Below are some of the coping mechanisms I taught to those highly intelligent, highly talented students who were independent, right-brained people, who would be frustrated by the need for everything to be exactly the same for all students, when they were uniquely and beautifully different from the others.

    Please don’t feel that you must ‘dance like the others’ or hike the same trail the same way others do, or camp in a certain fashion. Are any of the other students in your ballet class writers or authors? If they write a blog, do they write a description of their day, or do they write about the concepts and interactions that created their feelings or experiences? Obviously you are a ”deep thinker” and very independent, which won’t fit into the molds others may set for you! Dance to your own tune, hike your own trail, and let your higher level of thinking run it’s own course. Dance class is to give you form and training. HOW you dance is your personal expression of feelings! Hike a path less traveled and blaze a new trail at your own pace and time, respecting your need for joy and fulfillment. Let your own light shine through!! I doubt there is another person in your dance class who writes books! Therefore, they don’t even begin to see activities and experiences through your eyes. Your thoughtful reflections on everything you do certainly stand apart showing that you have a unique view of everything that no one else can experience the same as you!! *****Dance as if no one is looking!!*****

    S – Substitute, Satisfy, Sense your individuality
    C. – Change, Combine, Contradict
    A – Adapt, Adjust, Accentuate,
    M. – Minimize, Magnify, Modify
    P – Put to other uses, Purify, Pursue another route, Put yourself first
    E. – Eliminate, Educate others, Evaluate it’s appropriateness for youself
    R.- Rearrange, Refuse, Re-purpose

    • Pat Bertram Says:

      Wow. That is a great response, so thoughtful, and helpful. Thank you. Next time we spend so much time on a move I cannot do, I’ll do my own version and dance as if the teacher isn’t watching. It certainly will minimize the frustration. One of the problems recently, and why I have an especially hard time willing myself to do things that are nearly impossible and am having a hard time caring about remembering the steps to new dances is that I have this new book in my head. Rethinking eight years of grief is a monumental task. Thank you for reminding me about letting my own light shine through because this book certainly needs the best I can give it. And thank you for all the support you’ve given me over the years.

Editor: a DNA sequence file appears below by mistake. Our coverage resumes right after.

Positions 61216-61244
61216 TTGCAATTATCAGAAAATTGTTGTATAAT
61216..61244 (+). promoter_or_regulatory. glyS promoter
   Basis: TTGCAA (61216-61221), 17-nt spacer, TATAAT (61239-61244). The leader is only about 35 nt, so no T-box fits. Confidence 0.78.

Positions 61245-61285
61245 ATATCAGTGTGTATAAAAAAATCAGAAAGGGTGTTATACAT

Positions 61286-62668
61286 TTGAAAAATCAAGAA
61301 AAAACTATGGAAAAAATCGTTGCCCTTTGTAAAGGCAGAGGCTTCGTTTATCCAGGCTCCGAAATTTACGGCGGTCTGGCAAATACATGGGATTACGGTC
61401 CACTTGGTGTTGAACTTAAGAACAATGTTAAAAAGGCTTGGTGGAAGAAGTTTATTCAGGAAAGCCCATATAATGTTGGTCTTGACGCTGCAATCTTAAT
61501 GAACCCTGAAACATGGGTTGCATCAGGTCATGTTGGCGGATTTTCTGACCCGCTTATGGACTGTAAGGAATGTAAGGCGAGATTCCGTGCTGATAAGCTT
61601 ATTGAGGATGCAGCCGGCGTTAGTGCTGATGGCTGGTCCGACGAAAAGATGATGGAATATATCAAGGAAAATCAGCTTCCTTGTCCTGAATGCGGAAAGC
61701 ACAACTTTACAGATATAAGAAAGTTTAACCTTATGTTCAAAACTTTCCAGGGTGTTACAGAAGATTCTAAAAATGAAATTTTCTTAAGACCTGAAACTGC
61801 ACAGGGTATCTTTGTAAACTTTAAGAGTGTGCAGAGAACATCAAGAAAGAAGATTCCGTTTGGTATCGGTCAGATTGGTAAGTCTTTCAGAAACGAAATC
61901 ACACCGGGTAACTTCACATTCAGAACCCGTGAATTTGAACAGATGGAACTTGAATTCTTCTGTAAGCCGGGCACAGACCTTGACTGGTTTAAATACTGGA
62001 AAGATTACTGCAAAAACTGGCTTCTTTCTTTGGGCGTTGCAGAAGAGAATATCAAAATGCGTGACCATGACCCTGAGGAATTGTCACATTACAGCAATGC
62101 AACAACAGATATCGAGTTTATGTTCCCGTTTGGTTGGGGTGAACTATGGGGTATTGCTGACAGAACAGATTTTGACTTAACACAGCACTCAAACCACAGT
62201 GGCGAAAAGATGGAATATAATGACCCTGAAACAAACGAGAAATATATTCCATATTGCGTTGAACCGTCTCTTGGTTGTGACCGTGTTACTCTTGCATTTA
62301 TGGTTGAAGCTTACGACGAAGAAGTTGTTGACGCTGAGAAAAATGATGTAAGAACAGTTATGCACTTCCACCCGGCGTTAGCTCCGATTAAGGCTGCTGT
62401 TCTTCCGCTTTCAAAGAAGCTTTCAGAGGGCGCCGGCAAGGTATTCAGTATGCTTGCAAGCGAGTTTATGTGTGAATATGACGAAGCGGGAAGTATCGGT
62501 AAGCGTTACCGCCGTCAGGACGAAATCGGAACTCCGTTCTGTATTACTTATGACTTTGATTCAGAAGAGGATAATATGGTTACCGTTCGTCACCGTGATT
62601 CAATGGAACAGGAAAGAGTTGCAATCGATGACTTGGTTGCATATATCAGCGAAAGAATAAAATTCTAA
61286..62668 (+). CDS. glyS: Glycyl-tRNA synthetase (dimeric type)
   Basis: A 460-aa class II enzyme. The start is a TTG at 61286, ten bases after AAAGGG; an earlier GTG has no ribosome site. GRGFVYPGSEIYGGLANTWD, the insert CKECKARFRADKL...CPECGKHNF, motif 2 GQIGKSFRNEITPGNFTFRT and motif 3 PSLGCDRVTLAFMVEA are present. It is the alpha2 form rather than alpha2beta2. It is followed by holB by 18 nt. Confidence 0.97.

5. Terry Jean Allard Says:

    Yeah…sounds like a question I’ve asked myself “Am I just spinning my wheels?” as it pertains to any number of things. I can now look back over many years and say that I spent time wasting time on futile endeavors. As is often the case for me, there is a danger in “all or nothing” thinking which leads me to conclude these afore mentioned activites were not entirely futile.
    I did gain something from each when I break the entire “thing” up into smaller components.

    PS…Your “no such word as can’t person” sounds very judgemental. I love your answer to her… “She never appreciated my pointing out that if she can’t show me can’ts, then there was something she can’t do” LOL You sure CAN have a way with words!!!.

    • Pat Bertram Says:

      To be honest, my actual thought was that my life had an element of stupidity, but I thought, though truthful, it might seem too denigrating. I hadn’t realized it, but I too am an “all or nothing” thinker. I really wanted to quit, but since I promised a friend I wouldn’t (it’s the only time I get to see her), I’ll have to figure out a way to handle it. I like Betty Roundtree’s comment above — do my own thing when they are doing things I can’t.

  6. Judy Galyon Says:

    It’s not futile to try new things. It helps to keep the brain going in good directions.

  7. rami ungar the writer Says:

    What was the step? Entrechat? Brise?

  8. Constance Says:

    You amaze me on all the things you know. You are a very interesting person.
    I could not do the things that you do. Everyone is different and have different talents.

  9. One Star Review. Eek. | Bertram's Blog Says:

    […] hasn’t yet been written, I need to believe that it will be a success, otherwise my old friend futility will begin banging on the inside of my head, and the book will never get […]

  10. SheilaDeeth Says:

    Ah, but I’m jetlagged. Even trying to take a nap is an exercise in futility just now.